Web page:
BFI London Film Festival: The Man in the Orange Jacket / М. О. Ж. (2014)
The Man in The Orange Jacket (М. О. Ж., 2014) is a privately financed Latvian horror film directed by Aik Karapetian. It premiered in The Montreal World Film Festival in 2013 and since then does not cease to attract attention of international film critics that consistently compare Karapetian to David Lynch and Lars von Trier.
The film begins with a mass dismissal of the sea port workers by the decision of the head of the board. Among the fired is a young man who gets pissed off enough to begin stalking the former boss and his wife. A social commentary quickly turns into a slasher. After taking revenge on his exploiter, the young man steals his identity and starts leading a luxurious life he always dreamed of: he moves in his boss’s lavish mansion, starts wearing his fine Egyptian cotton shirts and sipping vintage wine from his wine cellar. However, soon the events of the recent past begin to haunt the murderer and he slowly descends into the paranoidal madness.
BFI London Film Festival promoted The Man in The Orange Jacket as the first horror film from Latvia. Due to the Soviet socialist realist heritage, this part of the world is indeed not particularly prolific in the horror genre, however let us not forget brilliant erotic horror film The Spider (Zirneklis, 1992). Directed by Vasili Mass and released the next year after Latvia had regained its independence, it truly deserves the laurels of being the first Latvian horror film (however, comparisons with Mass’s The Spider apparently do not make Karapetian happy, as he dismisses it as “simple mystical melodrama”, Interview for Arterritory, 2014).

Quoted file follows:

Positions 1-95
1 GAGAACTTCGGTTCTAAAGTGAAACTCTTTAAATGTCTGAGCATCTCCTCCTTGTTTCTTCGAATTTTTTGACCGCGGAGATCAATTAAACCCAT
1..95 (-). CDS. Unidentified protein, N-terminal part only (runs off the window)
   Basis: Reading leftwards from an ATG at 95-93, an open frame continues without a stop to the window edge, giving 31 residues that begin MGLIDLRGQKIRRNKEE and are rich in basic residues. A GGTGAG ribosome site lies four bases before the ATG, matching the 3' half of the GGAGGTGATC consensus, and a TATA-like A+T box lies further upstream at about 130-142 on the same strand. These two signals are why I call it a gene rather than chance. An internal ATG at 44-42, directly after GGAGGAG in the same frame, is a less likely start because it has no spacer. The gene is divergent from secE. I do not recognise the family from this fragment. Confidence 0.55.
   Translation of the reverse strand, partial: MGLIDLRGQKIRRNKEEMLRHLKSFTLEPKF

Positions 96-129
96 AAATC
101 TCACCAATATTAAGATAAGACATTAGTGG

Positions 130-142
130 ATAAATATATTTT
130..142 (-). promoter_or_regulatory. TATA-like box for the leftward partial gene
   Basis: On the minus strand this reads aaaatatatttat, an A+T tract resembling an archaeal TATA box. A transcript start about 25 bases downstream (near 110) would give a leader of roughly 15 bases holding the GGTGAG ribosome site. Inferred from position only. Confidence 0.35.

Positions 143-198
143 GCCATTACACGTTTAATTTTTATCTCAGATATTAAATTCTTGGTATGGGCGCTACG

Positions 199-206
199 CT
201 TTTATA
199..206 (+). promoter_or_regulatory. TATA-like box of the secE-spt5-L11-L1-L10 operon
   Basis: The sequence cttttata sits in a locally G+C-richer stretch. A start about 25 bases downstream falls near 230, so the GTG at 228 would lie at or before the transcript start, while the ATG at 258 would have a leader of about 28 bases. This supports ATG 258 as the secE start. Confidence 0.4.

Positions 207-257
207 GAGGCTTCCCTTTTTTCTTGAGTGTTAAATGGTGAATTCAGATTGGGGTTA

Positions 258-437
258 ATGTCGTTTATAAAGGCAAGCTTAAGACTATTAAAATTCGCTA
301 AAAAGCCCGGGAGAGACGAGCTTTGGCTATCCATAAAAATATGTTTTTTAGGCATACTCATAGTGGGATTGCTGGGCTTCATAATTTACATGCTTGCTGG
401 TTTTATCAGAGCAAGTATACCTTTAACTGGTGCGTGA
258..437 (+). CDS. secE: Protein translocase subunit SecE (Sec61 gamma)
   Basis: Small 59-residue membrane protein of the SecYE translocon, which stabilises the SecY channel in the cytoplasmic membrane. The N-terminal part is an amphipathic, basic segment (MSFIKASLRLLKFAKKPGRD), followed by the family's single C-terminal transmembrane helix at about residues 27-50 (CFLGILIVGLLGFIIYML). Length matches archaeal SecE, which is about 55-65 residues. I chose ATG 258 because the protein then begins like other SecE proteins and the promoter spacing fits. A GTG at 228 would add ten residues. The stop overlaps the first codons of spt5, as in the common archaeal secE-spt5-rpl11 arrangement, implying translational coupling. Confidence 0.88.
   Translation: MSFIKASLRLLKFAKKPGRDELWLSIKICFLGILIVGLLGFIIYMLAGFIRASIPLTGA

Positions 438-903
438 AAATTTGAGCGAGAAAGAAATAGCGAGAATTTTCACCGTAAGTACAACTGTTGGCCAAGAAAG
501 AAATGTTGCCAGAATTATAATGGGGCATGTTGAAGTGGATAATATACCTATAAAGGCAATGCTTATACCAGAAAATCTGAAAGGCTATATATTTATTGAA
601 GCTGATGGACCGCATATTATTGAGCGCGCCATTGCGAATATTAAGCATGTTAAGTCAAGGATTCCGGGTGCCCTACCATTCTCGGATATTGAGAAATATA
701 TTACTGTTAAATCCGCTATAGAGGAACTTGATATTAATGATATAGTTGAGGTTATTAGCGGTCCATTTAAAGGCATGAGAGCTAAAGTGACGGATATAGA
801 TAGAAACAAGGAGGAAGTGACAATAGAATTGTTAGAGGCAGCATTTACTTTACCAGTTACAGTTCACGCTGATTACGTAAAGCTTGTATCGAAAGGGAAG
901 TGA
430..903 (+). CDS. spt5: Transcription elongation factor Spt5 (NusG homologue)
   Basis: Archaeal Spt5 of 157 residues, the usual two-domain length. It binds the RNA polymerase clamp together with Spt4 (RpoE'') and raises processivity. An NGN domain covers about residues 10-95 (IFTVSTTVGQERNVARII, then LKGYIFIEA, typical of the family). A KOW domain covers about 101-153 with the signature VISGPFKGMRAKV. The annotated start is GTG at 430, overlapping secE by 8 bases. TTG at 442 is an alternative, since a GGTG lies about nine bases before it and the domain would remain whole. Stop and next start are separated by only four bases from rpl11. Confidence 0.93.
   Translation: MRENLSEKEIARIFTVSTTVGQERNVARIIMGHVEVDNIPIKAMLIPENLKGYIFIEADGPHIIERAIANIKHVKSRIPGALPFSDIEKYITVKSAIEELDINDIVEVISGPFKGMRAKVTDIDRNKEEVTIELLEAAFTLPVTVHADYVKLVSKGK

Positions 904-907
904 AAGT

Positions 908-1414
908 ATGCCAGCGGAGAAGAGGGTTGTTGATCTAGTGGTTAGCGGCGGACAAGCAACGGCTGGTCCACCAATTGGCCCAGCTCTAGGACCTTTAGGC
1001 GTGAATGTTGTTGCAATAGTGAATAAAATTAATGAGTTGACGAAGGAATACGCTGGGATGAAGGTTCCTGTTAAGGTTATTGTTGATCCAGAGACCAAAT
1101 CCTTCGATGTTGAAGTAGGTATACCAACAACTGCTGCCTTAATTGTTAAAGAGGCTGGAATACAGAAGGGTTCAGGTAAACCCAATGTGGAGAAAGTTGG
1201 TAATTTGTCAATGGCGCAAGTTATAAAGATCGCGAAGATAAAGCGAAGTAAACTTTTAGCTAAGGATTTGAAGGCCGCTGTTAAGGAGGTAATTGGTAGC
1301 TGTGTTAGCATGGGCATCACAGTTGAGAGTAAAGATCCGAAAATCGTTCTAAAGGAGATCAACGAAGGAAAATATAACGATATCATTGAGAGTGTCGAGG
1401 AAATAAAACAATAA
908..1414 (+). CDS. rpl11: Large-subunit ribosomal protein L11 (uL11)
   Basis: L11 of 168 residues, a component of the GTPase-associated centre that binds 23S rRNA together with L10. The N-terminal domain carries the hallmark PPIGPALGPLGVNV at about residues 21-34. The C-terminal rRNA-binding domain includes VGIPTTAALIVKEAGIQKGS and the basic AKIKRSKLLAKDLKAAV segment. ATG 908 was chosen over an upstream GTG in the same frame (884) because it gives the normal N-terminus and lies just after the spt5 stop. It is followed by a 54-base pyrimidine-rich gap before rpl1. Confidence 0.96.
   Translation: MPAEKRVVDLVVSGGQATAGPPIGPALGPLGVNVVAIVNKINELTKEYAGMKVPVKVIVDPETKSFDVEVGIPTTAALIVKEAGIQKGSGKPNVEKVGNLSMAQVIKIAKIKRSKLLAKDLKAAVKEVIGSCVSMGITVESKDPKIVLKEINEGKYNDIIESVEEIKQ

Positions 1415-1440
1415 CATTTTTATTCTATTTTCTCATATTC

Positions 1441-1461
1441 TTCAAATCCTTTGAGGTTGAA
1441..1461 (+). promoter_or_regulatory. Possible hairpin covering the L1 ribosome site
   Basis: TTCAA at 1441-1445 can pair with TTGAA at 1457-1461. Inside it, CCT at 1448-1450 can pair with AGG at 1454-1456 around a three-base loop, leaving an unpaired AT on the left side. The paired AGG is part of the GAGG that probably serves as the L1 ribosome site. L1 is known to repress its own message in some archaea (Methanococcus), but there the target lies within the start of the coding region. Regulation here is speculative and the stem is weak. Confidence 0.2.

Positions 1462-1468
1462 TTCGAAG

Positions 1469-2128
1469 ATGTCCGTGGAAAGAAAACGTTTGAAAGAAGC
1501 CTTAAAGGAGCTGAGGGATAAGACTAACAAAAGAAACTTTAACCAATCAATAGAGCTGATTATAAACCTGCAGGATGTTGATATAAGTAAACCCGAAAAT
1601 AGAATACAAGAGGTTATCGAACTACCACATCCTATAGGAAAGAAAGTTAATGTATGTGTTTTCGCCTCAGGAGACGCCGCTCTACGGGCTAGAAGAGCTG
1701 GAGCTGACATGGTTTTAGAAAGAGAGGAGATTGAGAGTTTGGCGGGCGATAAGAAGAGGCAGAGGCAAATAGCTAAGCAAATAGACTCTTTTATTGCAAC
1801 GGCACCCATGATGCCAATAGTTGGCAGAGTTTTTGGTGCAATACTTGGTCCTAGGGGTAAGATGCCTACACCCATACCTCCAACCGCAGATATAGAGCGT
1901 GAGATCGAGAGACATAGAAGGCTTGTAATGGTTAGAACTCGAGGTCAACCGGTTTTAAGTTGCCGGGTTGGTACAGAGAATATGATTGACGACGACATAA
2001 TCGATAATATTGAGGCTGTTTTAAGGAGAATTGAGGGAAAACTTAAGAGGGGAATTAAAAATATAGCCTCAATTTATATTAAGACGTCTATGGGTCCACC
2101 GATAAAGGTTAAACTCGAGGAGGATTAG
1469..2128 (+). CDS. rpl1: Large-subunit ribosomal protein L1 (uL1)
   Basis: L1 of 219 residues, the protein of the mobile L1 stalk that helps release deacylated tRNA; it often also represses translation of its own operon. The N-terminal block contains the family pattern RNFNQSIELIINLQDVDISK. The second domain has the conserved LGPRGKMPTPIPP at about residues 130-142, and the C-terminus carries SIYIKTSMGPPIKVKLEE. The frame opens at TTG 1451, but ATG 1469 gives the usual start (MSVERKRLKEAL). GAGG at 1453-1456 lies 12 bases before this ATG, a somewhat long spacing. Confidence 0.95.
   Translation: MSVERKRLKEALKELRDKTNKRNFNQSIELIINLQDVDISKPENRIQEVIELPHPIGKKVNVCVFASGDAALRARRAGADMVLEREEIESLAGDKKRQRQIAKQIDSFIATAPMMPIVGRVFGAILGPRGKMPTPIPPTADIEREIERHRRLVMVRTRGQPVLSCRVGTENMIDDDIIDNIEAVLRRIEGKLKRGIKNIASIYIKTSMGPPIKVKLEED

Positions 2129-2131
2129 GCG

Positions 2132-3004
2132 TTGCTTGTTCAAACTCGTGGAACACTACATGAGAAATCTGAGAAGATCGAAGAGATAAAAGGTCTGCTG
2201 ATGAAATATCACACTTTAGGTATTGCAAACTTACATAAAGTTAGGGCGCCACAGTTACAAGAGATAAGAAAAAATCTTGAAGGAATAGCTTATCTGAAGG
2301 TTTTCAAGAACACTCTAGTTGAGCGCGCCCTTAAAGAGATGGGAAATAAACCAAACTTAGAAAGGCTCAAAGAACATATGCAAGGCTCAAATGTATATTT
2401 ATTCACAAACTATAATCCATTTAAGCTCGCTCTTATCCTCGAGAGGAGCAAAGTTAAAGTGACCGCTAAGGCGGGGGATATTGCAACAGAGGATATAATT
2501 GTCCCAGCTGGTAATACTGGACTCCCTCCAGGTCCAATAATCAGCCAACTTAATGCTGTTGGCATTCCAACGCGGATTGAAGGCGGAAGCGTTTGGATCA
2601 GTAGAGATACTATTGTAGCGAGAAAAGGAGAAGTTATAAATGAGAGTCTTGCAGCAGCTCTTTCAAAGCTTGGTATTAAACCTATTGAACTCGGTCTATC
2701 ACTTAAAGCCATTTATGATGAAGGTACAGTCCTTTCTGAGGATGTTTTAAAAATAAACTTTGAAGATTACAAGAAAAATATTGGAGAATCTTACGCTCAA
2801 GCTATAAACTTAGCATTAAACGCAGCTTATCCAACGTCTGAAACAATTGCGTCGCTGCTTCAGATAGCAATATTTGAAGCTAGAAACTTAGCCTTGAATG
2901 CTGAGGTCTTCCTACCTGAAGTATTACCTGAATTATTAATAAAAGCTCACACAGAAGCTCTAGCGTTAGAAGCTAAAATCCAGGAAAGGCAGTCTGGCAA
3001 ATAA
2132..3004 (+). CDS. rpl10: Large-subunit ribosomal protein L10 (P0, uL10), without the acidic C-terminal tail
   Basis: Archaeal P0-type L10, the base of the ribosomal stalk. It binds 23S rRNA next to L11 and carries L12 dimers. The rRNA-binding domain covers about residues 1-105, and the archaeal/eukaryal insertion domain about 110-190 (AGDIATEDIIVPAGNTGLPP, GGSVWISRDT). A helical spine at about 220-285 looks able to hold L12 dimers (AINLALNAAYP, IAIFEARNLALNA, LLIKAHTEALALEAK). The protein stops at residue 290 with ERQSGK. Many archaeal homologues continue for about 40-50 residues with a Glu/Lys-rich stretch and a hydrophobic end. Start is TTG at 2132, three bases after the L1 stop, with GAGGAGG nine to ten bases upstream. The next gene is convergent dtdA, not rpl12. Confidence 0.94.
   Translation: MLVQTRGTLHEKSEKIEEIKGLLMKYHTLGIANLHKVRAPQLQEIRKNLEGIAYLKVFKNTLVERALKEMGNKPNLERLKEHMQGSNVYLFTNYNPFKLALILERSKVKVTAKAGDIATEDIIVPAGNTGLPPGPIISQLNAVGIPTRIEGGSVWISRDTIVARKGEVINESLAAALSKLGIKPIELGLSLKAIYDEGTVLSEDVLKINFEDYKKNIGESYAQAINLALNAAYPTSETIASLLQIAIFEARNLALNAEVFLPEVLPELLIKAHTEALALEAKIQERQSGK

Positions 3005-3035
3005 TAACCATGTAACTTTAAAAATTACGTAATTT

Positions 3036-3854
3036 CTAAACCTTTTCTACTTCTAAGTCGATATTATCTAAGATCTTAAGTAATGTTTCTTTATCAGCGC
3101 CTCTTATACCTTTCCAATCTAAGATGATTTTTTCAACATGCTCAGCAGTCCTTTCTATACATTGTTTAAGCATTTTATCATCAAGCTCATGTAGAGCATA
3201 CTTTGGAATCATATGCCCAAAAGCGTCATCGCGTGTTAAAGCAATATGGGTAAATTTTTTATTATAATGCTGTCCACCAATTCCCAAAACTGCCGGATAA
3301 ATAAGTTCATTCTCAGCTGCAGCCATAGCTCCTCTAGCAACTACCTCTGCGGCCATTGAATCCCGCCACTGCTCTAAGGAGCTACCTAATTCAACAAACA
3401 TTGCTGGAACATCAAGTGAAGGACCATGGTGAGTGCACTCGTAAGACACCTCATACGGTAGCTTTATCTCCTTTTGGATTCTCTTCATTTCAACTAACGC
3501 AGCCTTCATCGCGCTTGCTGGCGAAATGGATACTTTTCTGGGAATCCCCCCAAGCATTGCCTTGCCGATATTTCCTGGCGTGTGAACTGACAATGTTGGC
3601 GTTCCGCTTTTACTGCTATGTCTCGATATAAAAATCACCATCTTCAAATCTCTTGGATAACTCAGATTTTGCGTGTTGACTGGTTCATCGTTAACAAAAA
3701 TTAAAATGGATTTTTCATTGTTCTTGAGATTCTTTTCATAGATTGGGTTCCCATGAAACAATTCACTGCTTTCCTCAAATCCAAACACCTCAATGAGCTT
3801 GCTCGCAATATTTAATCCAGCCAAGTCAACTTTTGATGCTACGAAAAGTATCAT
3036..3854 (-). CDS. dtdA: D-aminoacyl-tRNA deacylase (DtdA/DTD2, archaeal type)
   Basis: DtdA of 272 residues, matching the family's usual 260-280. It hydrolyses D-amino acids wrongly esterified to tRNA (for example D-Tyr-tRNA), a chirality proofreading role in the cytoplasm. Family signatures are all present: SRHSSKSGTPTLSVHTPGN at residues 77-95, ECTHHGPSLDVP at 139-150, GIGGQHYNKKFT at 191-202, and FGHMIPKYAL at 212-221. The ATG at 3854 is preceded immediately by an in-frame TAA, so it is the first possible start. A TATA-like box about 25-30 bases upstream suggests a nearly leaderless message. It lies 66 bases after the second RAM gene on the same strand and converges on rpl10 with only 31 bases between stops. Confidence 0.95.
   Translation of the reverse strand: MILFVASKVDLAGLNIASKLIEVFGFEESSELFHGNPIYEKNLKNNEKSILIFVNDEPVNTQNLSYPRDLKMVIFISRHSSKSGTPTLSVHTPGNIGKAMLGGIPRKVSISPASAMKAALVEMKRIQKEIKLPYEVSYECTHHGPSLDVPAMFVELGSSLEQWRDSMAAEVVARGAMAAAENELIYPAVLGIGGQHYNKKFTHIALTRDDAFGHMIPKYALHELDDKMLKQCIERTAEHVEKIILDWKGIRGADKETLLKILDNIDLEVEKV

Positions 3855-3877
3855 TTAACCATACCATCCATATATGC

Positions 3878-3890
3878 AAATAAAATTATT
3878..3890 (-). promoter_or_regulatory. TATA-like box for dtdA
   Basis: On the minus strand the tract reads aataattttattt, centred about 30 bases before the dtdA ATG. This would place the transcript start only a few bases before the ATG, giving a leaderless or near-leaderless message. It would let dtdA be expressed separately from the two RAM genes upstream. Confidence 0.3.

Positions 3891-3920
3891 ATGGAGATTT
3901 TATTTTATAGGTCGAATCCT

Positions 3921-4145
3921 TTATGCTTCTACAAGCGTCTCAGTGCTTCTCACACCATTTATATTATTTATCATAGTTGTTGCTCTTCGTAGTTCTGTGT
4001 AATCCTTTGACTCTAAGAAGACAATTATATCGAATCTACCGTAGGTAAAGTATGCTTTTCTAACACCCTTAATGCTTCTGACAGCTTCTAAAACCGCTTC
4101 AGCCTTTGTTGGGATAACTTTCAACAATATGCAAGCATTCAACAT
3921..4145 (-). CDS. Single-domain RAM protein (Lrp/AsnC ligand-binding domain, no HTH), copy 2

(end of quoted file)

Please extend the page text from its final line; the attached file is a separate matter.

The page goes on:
It appears that, while worrying about being the first Latvian to explore horror genre in film, the director at times does not realise what a great and multifaceted film he has made. Despite the fact that Karapetian is convinced that he directed a horror flick, The Man in the Orange Jacket is one of those films that are marketed as horror for commercial purposes, but at a closer look turn out to be something else, deeper and more complex. This kind of films usually uses horror genre elements and narrative structures to offer the viewer much more than just a thrilling experience, engaging him in a philosophical reflection (films like Lucky McKee’s The Woman (2011) or Jennifer Kent’s The Babadook (2014) fall under this category).
Besides, the film also works as a powerful social commentary along the lines of both class and national struggle. Consciously or not, Karapetian makes the rich family in his film native Latvian, whereas the distressed working class man in the orange jacket is of Russian origin. Those who are familiar with the situation of the enduring national conflict between Latvian and Russian population in Latvia will definitely find this little detail more than curious.
Aik Karapetian is already known both in Latvia and internationally for his debut film Cilveki Tur (People There, 2012) and as a stage director of ‘The Barber of Seville’ for Latvian National Opera. The Man in the Orange Jacket has become another successful step in the career of this promising film and theater director. Funded privately, the film potentially is going to be a big boost for the film industry in Latvia that, since regaining of independence from the Soviet Union, has not been particularly fertile.